I am responding to your call to share my experience in putting up with the moose (see “When Personal Candor Doesn’t Fit the Culture” from May 2008).
Recently, my CEO found the time of his convenience to summon us all for a management retreat. Heads of business units from different parts of the world had to scramble in on one week notice.
The first day was meant to learn about teamwork. Two people were flown all the way from Australia to show us how we can become better leaders by learning about HORSE psychology and how to get the horse to follow us without offering any extrinsic rewards. I am not sure about how the others felt, but I am still puzzling over how it correlates to our work environment.
The real moose-on- the-table problem was on the second day. We got to hear about historical performance and what business units and the company went through in 2007. Sad to say, none of the business unit heads found the candor to ask for a glimpse of the future direction and commitment to an action plan. I didn’t know what to make of the entire episode.
I guess it happens around the world. Top management is not comfortable talking of strategy and providing focused implementation. I just read an article by Robert Kaplan, who authored Strategy Focused Organization where he said less than 50 percent of companies have a strategic plan in place. So we shouldn’t be surprised that operational and individual performances are not aligned.
As a publicly listed company I wonder how does this not come under the scrutiny of external auditors and statutory regulations of good corporate governance? How can a business or any organization operate without a blueprint for action? Are we progressing or regressing in this age of abundance with performance management tools? What are the key performance indicators for corporate leaders? Coming form a military background, I am really puzzled with how organizations continue to operate without connecting the people with purpose and direction of where they are heading.
Thanks very much for sharing your experience. It’s a familiar story.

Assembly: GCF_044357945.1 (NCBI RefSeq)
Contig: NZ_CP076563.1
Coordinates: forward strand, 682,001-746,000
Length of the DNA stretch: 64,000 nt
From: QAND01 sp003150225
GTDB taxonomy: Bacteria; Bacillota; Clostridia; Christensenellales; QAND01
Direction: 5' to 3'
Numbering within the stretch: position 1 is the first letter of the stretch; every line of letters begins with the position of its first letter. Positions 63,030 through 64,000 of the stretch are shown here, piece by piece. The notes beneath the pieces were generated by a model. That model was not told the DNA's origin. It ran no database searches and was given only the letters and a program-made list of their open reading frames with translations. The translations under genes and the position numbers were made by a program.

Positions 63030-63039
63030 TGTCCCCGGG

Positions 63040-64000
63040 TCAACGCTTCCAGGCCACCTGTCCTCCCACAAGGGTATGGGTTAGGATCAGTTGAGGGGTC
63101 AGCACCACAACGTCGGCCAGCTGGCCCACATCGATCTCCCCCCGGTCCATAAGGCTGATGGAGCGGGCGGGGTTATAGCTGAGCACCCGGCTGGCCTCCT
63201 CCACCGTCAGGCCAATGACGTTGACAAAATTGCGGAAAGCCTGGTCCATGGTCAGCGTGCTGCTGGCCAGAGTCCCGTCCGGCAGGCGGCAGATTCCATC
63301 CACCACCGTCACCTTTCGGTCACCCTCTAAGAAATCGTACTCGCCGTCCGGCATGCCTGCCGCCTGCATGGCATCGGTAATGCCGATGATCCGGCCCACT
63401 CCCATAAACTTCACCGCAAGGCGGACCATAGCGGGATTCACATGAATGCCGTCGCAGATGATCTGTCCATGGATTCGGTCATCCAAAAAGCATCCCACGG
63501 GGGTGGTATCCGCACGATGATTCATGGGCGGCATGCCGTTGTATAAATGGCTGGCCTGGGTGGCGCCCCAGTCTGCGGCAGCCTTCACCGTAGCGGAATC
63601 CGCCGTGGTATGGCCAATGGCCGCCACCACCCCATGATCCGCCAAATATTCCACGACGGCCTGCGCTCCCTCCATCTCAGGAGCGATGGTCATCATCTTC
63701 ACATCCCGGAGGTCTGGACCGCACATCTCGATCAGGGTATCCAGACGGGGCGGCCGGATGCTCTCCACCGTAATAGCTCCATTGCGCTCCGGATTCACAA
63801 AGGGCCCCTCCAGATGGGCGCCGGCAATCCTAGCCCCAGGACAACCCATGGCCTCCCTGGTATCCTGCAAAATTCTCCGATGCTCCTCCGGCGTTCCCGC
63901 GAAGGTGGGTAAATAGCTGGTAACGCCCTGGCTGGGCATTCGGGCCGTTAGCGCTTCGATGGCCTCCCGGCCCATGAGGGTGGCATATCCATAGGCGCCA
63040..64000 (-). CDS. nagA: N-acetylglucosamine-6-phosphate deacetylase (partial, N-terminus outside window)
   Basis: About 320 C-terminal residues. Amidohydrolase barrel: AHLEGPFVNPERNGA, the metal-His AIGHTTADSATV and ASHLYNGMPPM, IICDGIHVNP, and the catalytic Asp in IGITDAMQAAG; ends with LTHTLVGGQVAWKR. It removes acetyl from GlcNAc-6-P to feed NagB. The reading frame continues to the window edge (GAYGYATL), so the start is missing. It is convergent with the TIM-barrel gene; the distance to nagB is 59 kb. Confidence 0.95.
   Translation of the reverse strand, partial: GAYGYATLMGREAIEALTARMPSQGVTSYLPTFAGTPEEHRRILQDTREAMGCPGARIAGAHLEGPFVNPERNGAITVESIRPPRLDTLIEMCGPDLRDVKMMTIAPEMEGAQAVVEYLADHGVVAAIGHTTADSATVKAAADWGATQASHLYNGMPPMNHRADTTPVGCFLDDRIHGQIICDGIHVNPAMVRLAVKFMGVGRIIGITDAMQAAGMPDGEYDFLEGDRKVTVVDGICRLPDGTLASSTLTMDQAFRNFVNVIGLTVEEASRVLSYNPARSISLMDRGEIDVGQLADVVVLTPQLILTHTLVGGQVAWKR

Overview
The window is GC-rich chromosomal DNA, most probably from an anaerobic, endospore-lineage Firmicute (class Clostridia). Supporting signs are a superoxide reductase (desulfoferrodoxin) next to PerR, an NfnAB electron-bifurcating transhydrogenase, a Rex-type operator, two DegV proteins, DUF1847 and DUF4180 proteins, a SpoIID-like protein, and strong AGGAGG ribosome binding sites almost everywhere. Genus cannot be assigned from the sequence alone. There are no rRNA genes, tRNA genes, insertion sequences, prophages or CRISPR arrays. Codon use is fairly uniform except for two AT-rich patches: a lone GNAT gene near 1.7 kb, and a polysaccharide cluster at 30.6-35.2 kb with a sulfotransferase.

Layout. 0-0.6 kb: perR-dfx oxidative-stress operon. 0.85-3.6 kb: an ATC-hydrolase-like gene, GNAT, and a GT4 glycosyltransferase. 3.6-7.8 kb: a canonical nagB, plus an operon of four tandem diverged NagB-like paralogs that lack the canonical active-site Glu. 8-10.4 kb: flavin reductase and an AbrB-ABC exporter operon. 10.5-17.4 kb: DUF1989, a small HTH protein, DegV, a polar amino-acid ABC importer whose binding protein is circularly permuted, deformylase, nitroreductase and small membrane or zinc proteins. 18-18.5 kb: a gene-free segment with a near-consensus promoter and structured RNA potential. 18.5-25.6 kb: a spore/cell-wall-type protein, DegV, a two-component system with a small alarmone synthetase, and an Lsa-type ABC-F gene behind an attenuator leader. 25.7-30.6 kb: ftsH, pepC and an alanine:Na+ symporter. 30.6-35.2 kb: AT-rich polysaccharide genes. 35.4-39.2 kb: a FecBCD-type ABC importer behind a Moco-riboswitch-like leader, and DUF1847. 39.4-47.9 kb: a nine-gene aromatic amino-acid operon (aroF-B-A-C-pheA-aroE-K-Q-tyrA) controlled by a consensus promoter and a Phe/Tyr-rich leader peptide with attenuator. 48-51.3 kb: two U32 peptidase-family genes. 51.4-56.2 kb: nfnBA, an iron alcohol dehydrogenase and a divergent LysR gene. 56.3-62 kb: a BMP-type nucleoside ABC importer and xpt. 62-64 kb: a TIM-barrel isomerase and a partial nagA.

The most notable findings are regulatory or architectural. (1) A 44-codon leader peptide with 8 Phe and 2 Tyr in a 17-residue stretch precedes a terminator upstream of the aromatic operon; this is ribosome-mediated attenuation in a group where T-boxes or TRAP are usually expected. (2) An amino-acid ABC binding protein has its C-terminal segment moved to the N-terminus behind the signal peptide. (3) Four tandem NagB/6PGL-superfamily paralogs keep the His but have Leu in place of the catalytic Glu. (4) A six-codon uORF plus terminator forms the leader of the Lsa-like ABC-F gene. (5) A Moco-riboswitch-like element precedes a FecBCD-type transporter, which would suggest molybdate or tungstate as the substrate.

The horse psychology exercise is a great example of highly questionable approaches to leadership development. Way too many trainers and consultants use approaches like you’ve described that may be entertaining, but are often pointless and impractical. Maybe yours was a case of horse-on-the-table!
The problem you’ve outlined with senior management not planning effectively and/or clearly communicating their plans is way too common. Stock analysts and organization effectiveness experts are paying more attention to the impact of senior leaders pivotal role in organizational performance. For example, Dave Ulrich and Norm Smallwood have linked “leadership brand” with a company’s results. Find about some of their work and new Leadership Brand book at www.rbl.net.
Recently a Breaking Through the Bull workshop participant blurted out, “shouldn’t senior management be addressing the moose issues and providing the leadership you’ve been discussing.” My answer was of course they should. But many don’t.
So that leaves everyone else with three choices; 1. Live with the status quo (too often while criticizing, condemning, and complaining); 2. Quit; or 3. Provide strong leadership within your own team or area while practicing upward leadership. Way too many managers and professionals working under ineffective senior managers stay in their unhappy situations, don’t strengthen their own leadership, and choose to become a victim of ineffective senior leaders. You can read my article on upward leadership or managing your boss at https://www.clemmergroup.com/articles/bad-boss-learn-manage-manager/.